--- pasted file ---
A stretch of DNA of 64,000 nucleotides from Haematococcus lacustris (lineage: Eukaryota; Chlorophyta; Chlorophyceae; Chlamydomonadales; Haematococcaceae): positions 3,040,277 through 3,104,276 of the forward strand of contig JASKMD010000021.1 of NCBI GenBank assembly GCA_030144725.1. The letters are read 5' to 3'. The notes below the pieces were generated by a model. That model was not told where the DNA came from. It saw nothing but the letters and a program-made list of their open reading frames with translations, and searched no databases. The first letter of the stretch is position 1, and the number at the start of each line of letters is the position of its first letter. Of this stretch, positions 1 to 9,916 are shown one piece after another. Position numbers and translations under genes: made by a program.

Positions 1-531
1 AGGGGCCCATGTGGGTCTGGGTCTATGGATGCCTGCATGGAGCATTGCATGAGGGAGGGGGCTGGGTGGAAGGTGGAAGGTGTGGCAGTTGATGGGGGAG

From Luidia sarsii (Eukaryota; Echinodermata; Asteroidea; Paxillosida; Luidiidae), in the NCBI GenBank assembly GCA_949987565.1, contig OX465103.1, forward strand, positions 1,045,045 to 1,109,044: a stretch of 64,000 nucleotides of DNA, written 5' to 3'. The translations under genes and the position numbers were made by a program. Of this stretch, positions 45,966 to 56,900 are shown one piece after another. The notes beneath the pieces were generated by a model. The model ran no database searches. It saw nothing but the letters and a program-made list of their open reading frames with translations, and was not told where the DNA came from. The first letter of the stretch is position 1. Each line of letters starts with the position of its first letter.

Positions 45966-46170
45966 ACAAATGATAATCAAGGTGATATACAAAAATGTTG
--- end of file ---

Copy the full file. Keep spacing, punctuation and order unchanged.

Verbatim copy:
A stretch of DNA of 64,000 nucleotides from Haematococcus lacustris (lineage: Eukaryota; Chlorophyta; Chlorophyceae; Chlamydomonadales; Haematococcaceae): positions 3,040,277 through 3,104,276 of the forward strand of contig JASKMD010000021.1 of NCBI GenBank assembly GCA_030144725.1. The letters are read 5' to 3'. The notes below the pieces were generated by a model. That model was not told where the DNA came from. It saw nothing but the letters and a program-made list of their open reading frames with translations, and searched no databases. The first letter of the stretch is position 1, and the number at the start of each line of letters is the position of its first letter. Of this stretch, positions 1 to 9,916 are shown one piece after another. Position numbers and translations under genes: made by a program.

Positions 1-531
1 AGGGGCCCATGTGGGTCTGGGTCTATGGATGCCTGCATGGAGCATTGCATGAGGGAGGGGGCTGGGTGGAAGGTGGAAGGTGTGGCAGTTGATGGGGGAG

From Luidia sarsii (Eukaryota; Echinodermata; Asteroidea; Paxillosida; Luidiidae), in the NCBI GenBank assembly GCA_949987565.1, contig OX465103.1, forward strand, positions 1,045,045 to 1,109,044: a stretch of 64,000 nucleotides of DNA, written 5' to 3'. The translations under genes and the position numbers were made by a program. Of this stretch, positions 45,966 to 56,900 are shown one piece after another. The notes beneath the pieces were generated by a model. The model ran no database searches. It saw nothing but the letters and a program-made list of their open reading frames with translations, and was not told where the DNA came from. The first letter of the stretch is position 1. Each line of letters starts with the position of its first letter.

Positions 45966-46170
45966 ACAAATGATAATCAAGGTGATATACAAAAATGTTG